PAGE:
Modern life sometimes makes one feel like a camel in a zoo. And like camels in a zoo we need sometimes to go into the desert in order to discover who we truly are. Lent invites us to enter into this kind of desert experience.1
As we read about the temptations in the other gospels we see that they are about Jesus examining what does it mean to be a beloved Son of the Father? What are my motives for what I shall do? What links am I willing to go to to accomplish those goals? Is it possible to use means that will undermine my purpose?
I know parents who have worked to hard to provide for their families materially, that they have no time to provide for them spiritually or emotionally. Do my means undermine my goal?
Fasting, giving up the everyday hustle and bustle provided a space for considering his life and realigning his life to the Father’s call. But fasting was not only the necessary context of the wilderness, it was the content.
- Notice that answer to each temptation was a kind of self-denial. Jesus giving up an option. “No, I cannot, will not, do that.” Self-denial is part of having a real self at all. A person who cannot say no to themselves goes in all directions and gets nowhere. There is no effective “yes” you can say unless you can say several important “no’s.”
One of the first buddings of self is when a child learns to say “no.” The discovery that she has a will that is not the same as her parents’ fills her with delight. About the time the child learns to say “no”, they are discovering others things they can do for themselves. She can walk. Use the potty, put up toys, fetch mommy a towel. But pity the child who does not learn to say “no” to herself.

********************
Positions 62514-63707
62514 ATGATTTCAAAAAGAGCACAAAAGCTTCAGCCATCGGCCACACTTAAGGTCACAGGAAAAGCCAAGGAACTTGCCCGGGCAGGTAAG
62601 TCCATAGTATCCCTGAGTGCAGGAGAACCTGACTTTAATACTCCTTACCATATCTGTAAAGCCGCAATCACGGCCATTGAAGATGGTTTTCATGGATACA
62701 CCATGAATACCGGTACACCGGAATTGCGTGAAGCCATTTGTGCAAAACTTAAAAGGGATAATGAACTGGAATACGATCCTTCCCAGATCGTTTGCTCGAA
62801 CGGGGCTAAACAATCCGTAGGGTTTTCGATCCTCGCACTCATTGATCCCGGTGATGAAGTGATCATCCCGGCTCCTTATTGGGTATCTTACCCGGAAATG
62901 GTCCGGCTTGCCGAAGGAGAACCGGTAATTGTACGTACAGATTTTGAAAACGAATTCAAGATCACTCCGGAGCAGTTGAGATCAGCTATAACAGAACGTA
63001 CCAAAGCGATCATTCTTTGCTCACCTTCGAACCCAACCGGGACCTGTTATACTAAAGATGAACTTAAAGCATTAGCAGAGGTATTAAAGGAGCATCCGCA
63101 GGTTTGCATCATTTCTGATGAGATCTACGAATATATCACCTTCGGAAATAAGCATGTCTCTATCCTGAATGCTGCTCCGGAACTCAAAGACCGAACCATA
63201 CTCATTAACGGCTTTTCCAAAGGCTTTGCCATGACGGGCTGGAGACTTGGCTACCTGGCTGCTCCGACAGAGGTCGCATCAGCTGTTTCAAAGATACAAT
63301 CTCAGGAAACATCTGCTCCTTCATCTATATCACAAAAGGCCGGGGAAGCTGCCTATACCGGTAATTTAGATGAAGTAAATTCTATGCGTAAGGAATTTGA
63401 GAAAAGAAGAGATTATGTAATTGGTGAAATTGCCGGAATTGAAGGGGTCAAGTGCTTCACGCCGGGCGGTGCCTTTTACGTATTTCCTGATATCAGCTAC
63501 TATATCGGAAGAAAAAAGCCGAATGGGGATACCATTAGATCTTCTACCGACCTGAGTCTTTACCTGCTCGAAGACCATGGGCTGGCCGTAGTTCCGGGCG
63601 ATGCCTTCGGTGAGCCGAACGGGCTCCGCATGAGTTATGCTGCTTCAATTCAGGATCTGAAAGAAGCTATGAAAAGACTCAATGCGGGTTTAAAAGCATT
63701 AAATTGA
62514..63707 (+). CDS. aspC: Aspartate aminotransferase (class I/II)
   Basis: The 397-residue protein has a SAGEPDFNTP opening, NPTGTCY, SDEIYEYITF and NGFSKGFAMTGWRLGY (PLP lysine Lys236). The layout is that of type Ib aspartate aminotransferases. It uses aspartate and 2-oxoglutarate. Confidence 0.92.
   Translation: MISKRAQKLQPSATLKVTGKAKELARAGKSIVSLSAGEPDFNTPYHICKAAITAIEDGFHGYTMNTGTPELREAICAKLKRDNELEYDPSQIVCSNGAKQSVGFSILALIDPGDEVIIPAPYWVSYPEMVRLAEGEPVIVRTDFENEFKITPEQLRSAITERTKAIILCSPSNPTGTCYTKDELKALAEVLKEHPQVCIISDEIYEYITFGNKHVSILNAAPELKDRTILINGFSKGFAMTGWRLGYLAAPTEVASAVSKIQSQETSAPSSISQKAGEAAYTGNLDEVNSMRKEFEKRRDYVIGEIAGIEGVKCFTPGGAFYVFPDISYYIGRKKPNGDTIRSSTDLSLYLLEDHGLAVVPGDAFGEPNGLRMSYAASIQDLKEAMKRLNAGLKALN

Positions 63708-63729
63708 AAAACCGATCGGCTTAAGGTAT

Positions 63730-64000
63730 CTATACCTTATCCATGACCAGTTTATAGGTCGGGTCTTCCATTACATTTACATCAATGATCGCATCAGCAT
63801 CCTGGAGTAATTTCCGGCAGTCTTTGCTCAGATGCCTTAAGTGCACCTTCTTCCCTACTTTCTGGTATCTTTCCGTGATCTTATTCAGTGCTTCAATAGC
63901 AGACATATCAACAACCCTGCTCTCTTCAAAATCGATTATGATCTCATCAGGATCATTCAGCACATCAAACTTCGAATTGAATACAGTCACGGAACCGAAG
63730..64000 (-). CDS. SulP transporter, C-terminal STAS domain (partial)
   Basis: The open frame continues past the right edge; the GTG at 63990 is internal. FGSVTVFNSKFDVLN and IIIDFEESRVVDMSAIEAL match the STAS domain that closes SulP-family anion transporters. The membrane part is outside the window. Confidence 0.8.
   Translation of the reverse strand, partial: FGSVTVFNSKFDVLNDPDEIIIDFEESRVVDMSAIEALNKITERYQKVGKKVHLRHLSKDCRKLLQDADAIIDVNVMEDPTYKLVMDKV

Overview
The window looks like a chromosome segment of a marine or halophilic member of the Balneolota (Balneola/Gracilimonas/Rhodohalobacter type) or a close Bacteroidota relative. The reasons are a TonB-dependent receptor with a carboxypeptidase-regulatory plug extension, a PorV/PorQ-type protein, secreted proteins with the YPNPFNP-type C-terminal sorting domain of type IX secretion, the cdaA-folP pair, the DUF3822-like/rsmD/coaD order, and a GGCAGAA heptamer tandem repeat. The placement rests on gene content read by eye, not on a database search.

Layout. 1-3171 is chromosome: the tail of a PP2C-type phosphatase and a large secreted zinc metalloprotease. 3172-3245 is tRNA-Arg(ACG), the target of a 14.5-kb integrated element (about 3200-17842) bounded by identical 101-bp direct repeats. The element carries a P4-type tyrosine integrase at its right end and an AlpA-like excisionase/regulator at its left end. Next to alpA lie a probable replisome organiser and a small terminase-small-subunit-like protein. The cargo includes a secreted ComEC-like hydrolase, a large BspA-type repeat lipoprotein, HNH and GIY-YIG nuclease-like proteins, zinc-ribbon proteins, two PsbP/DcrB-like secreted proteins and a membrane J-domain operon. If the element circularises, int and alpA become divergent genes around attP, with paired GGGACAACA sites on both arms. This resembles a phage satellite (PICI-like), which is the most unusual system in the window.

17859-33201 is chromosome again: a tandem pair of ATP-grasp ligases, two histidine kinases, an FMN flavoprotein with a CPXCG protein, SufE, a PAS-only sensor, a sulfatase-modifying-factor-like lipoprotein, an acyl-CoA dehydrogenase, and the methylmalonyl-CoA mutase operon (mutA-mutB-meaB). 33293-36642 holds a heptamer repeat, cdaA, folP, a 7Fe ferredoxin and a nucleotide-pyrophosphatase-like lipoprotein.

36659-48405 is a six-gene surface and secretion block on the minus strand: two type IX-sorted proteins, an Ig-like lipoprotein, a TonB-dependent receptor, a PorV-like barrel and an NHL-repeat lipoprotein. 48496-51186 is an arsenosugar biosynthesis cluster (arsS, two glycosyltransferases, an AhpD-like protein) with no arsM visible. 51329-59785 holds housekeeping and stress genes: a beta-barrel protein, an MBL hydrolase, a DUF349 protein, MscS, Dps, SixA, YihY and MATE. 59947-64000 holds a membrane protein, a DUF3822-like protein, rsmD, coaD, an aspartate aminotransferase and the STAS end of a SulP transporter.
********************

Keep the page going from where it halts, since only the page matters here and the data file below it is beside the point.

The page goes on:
Self-Denial is exercising the muscle of self- control. A person who is driven by urges and impulses is a scattered person.
Jesus said “Seek ye first the Kingdom of God and all these things shall be added unto you.” Self-denial is not for the sake of self-denial. It is so we can be self-aware, focused, purposeful.
- Simplification. Fasting is about the discovery that less is more. When I take out stuff my life actually becomes larger. There are shows on TV now about folks who have an addiction to stuff. It has killed people.
One of the most famous cases involved the wealthy and reclusive Collyer brothers. In 1947, their bodies were discovered in a crumbling New York City mansion packed with more than 100 tons of junk. Last year, a resident of Shelton, Washington, was smothered when a massive pile of clothes toppled on her. And a few fatal fires have even made headlines. Hoarders tend to fill their homes with flammable material and often block hallways and exits in the process, which can make escaping a fire impossible.2 There are many types of categories of hoarders: food, trash, clothes, antique furniture, even animals.
Our lives can be smothered by all the things that we have packed into them, so that we are caught in a prison we made.
So fasting means taking things out of my life till I am free.
Non-possessiveness is a key part of spirituality in many religions. We have lost touch with it in the West, because we are so materialistic as a culture.
I see an innumerable multitude of men, alike and equal, constantly circling around in pursuit of the petty and banal pleasures with which they glut their souls. Each of them withdrawn into himself, is almost unaware of the fate of the rest. Mankind, for him, consists in his children and his personal friends. As for the rest of his fellow citizens, they are near enough, but he does not notice them. He touches them but feels nothing. He exists in and for himself, and though he still may have a family, one can at least say that he has not got a fatherland.3
But you don’t have to go to a Yogi to hear a different path. It is right in the gospel, much ignored, but there all the same. “A person’s life does not consist in the abundance of thing.”
Moses knew the peril of prospering, the perils of life beyond the wilderness. “Beware lest when you come into the land of promise and become blessed with all its material blessings that you think ‘I have done this’ and cease to think of God.”
Possessions betray us when we hold them too tightly. “Have as if you did not have.”